Structure Movie

G Protein Signaling: Insights from New Structures
(Conformational Changes Associated with GTP Binding and Hydrolysis)

Anita M. PreiningerandHeidi E. Hamm*

1Department of Pharmacology, Vanderbilt University Medical Center, Nashville TN 37232-6600, USA.


*Corresponding author. E-mail: heidi.hamm{at}

Movie. Conformational changes associated with GTP binding and hydrolysis. This movie starts with the inactive guanosine diphosphate (GDP)-bound form of the α subunit of bovine transducin (Gαt) bound to the βγ subunit shown in grey. In the Gα subunit, the helical domain is shown in red, and the GTPase domain is shown in green. The exchange of GDP for guanosine triphosphate (GTP) is followed by the changes associated with GTPase activity. Upon GTP binding and hydrolysis, regions in yellow color (switch regions) undergo dramatic conformational changes. Note the opening and closing of the switch regions that accompanies the GDP- and GTP-bound states.

The movie was created by Cameron Slayden with the oversight of A. Preininger and H. E. Hamm and is based on crystal structures. The inactive GDP-bound state of Gα is based on PDB file 1TAG, the βγ is based on PDB file 1TBG, the active GTP-bound state is represented by the structure with the nonhydrolyzable analog GTPγS [PDB file 1TND], and the transition state between GTP-bound and GDP-bound state is represented by Gαt bound to GDP-AlF4 [PDB file 1TAD], which is a transition state mimetic. The GDP-bound structure was morphed into each of the other structures by computer to provide an idea of how nucleotide binding and hydrolysis contribute to changes in structure during the G protein activation and inactivation cycle. The slow step in the overall cycle of activation and hydrolysis is the release of GDP.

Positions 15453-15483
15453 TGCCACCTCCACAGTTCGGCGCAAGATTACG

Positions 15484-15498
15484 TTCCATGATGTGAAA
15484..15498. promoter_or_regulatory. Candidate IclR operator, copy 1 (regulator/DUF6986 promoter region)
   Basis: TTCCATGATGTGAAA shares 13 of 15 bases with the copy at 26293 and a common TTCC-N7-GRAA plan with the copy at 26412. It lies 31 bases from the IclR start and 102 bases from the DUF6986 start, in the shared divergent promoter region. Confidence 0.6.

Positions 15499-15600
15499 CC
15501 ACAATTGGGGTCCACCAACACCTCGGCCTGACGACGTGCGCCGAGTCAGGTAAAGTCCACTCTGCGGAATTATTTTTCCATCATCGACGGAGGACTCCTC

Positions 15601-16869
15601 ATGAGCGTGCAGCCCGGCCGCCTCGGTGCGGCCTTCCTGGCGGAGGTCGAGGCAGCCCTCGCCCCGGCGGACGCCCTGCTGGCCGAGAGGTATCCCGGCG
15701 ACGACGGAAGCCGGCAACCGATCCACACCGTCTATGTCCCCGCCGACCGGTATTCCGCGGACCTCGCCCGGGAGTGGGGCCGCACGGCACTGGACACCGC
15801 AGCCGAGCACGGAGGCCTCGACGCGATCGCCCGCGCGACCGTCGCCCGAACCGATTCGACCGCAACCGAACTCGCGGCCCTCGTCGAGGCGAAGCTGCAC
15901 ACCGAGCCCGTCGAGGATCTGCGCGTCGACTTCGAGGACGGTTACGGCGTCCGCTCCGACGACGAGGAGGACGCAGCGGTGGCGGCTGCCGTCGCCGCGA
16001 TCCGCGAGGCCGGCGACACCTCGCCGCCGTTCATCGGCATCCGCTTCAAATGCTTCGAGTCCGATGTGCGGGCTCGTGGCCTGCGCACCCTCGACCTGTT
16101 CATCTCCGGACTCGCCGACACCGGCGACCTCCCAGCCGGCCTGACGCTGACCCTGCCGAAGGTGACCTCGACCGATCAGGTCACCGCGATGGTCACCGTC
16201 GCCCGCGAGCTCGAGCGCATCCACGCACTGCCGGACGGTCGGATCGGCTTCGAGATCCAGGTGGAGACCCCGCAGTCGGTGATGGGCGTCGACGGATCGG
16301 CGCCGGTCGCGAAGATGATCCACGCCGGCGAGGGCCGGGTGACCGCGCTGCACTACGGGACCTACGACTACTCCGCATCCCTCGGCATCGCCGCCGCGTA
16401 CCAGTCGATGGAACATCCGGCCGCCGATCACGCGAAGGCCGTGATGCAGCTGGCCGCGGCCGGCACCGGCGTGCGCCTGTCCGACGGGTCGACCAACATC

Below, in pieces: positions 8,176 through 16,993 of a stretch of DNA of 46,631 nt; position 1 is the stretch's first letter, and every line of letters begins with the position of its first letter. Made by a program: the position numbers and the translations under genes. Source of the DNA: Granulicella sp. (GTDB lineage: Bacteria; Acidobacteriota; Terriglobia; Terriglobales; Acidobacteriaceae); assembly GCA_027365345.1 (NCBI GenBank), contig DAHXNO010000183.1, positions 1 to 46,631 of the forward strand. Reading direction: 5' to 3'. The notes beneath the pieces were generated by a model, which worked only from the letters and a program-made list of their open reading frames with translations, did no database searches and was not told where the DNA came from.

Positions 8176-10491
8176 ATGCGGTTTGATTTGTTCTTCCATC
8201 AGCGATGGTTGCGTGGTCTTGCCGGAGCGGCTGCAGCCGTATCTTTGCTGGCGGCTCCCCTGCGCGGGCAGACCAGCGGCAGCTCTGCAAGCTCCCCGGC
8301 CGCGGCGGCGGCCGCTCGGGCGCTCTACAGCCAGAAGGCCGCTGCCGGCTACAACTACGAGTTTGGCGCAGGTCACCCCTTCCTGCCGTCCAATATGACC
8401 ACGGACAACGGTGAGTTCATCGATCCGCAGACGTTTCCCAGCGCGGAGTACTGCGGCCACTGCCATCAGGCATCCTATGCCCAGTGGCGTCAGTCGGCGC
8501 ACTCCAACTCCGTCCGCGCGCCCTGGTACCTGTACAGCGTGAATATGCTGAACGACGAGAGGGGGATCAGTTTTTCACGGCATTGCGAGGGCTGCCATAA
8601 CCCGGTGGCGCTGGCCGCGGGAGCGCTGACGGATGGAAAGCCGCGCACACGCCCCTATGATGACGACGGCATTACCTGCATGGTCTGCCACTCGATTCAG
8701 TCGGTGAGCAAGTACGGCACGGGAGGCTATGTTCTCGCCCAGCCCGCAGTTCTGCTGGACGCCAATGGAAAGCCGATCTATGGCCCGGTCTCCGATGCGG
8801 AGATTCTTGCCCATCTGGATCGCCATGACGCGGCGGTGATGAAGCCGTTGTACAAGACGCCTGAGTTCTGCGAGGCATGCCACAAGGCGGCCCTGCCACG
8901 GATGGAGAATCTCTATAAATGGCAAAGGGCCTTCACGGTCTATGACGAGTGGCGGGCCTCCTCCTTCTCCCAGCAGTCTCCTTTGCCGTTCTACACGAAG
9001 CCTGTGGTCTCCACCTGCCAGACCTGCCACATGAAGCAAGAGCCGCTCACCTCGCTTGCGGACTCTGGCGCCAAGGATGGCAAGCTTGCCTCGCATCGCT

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Technical Details

Format: Video file (.avi)

Size: 8.9 MB

Requirements: This movie will play on the Windows Media Player or other standard video players.


Citation: A. M. Preininger, H. E. Hamm, G protein signaling: Insights from new structures. Sci. STKE2004, re3 (2004).

© 2004 American Association for the Advancement of Science